I am not ready to talk about my surgery yet, but this is pretty spot on for me, so far
I am packing now for the hotel. Tomorrow is surgery. I’m dragging my feet.
I am scared to death.
Tomorrow will be a solar eclipse in Cancer, incidentally, my 12th house.
Also, an ode to the Da Vinci robot that will be eviscerating me:
Not only am I creepily naked and sobbing in the above photos, I am also disgustingly smearing my lipstick, so that it symbolizes the last period I will ever have in my life.
A lot of women hate their periods. I really didn’t until the periods became unbearable. Going into the crone phase, even if it is partial, scares the shit out of me.
Pretty emo for someone of a half-century, I will admit. It’s my crotch party and I’ll cry if I want to…
While my first inclination, as always, is to make snarky jokes about the robots coming for my lady parts tomorrow- I can’t stop crying.
Words fail me.
The fact that I’m having essential organs- parts that are meaningless and useless now- that somehow DEFINED THIS MEAT SUIT for me- removed permanently really is messing with my brain right now.
If I leaned more towards the esoteric, I could just say this is all illusory… this body, this gender, this glove we wear.
I can’t fucking do it. I am grieving, mourning- an anxiety ridden mess.
All the worst case scenarios run through my head:
What if I die on the table? What if I am that small percentage that has cancer and it causes it to spread?
Luckily, now very few hospitals combine DaVinci robotic surgery with morcellation:
The entire thing is usually pulled out of the vagina, presumably after the robotic bits sever the organs from their places.
Still, fucking scary.
My friends and family who have gone through this say it’s a piece of cake- I will no longer be in constant pain, I will love it, etc.
As a consolation prize, they will take my fallopian tubes and keep my ovaries- as long as I agree to ultrasounds every 6 months to monitor the cysts. This means I can go into eventual natural menopause and not instant menopause, as I have Factor V Leiden and can never use hormone replacement.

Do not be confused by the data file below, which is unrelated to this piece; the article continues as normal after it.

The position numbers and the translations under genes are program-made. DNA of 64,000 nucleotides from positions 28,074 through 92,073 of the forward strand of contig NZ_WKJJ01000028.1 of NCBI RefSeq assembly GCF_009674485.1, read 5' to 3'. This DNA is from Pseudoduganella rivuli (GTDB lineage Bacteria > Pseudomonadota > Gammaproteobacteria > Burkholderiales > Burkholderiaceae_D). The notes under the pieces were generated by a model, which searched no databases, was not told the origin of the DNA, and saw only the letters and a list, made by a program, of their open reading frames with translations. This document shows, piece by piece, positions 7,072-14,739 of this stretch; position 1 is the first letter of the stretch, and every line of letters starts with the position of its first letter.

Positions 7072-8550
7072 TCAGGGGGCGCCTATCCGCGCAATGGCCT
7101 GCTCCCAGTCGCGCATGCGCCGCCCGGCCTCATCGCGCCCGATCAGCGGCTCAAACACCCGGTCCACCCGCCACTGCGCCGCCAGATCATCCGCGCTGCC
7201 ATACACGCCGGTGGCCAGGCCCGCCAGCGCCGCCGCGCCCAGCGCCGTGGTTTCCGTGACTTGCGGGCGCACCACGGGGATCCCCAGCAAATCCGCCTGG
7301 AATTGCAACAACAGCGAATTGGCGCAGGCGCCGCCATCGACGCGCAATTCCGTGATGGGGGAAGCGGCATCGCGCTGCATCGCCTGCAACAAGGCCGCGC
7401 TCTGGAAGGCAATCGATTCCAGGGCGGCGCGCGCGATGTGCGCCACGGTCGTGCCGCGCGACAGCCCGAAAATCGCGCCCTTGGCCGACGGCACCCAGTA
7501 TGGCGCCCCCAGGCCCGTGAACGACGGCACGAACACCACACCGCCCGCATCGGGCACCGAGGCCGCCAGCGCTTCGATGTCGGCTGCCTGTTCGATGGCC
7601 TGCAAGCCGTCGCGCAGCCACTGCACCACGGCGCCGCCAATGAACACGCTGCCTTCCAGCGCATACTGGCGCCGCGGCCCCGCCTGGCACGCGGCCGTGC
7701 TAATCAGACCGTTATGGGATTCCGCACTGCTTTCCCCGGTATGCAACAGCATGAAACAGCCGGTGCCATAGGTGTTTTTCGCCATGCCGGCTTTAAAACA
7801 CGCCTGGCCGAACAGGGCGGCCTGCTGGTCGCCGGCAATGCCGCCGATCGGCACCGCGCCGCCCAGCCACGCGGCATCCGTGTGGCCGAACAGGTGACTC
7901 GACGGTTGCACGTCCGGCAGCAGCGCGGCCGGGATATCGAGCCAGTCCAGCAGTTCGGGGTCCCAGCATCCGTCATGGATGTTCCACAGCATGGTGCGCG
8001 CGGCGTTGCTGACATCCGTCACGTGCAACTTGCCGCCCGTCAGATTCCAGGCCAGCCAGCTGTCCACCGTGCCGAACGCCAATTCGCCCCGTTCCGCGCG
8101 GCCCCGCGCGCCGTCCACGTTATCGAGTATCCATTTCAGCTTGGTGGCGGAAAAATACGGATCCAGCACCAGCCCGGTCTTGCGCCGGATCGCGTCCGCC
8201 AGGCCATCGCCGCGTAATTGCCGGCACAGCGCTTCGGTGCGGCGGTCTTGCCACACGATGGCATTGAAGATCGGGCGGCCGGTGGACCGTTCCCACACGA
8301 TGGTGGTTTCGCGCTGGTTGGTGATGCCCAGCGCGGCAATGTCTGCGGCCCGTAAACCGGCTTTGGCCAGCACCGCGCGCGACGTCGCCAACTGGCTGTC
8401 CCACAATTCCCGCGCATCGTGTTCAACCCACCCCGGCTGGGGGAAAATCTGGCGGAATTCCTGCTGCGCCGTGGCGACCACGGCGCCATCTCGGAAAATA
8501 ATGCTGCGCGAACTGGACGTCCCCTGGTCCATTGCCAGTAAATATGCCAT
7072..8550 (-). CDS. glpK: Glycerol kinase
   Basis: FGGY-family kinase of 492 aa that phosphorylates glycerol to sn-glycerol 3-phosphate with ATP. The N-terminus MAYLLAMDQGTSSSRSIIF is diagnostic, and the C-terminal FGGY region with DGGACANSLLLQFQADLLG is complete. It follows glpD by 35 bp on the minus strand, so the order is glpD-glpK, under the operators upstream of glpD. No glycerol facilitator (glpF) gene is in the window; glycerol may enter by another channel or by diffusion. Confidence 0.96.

Also, what makes us female? Is it biological, is it physical, is it a dangly bit of spongy flesh in our innards- is it a hardwiring of of hypothalamus? Is it a spiritual choice made prior to incarnating?
WTF IS it?! Do I become some gender fluid, non-pronoun using being after this?
I don’t know why I am so hysterical right now- I just know that I am.
I know I won’t cease to be ME, who or whatever that may be (unless I die, of course).
I surely didn’t freak out like this when they took my gallbladder almost 2 decades ago.
I’m just scared, I guess. Scared shitless.
My stomach is fat, like a woman 4-5 months pregnant- the adenomyosis has me swollen like a tick on a dog.
I feel miserable. This procedure is supposed to make it all better.
I hope it does.
Losing pieces of ourselves, I wonder if zombies feel the same way, if they were real and could think.
“Oh, shit, my whole crotch just fell out… need more brains…”
Yeah, I need more brains.
Megan, the social worker, called back not even an hour later with a reply!!
1. they used to let you take your body parts home with you, if you signed a waiver of some sort- but now you are no longer allowed to do so due to health and hygiene laws.
2. Megan and I then wondered what the hospital would rule (I like this chick) if, say, someone from an Asian religion had this surgery and needed the part back due to their belief in progressing in their Afterlife.
That was some interesting banter. I really like this office.
I speculated that it would probably be a state’s law and hospital policy call.
For example, in the state of Michigan, you are allowed to opt out of vaccinations due to religious reasons.
Megan agreed. I mean, you could possible do someone irreversible harm by incinerating their spleen or what-have-you and not allowing them to sew it up in an embroidered cloth, simply because they’d believe they were not going to the Hereafter because they didn’t have all their bits.
That could mean a lawsuit.
I then absolutely assured her that they could have my troublesome uterus, as I didn’t want the damned thing, and that this conversation in no way reflected my personal beliefs.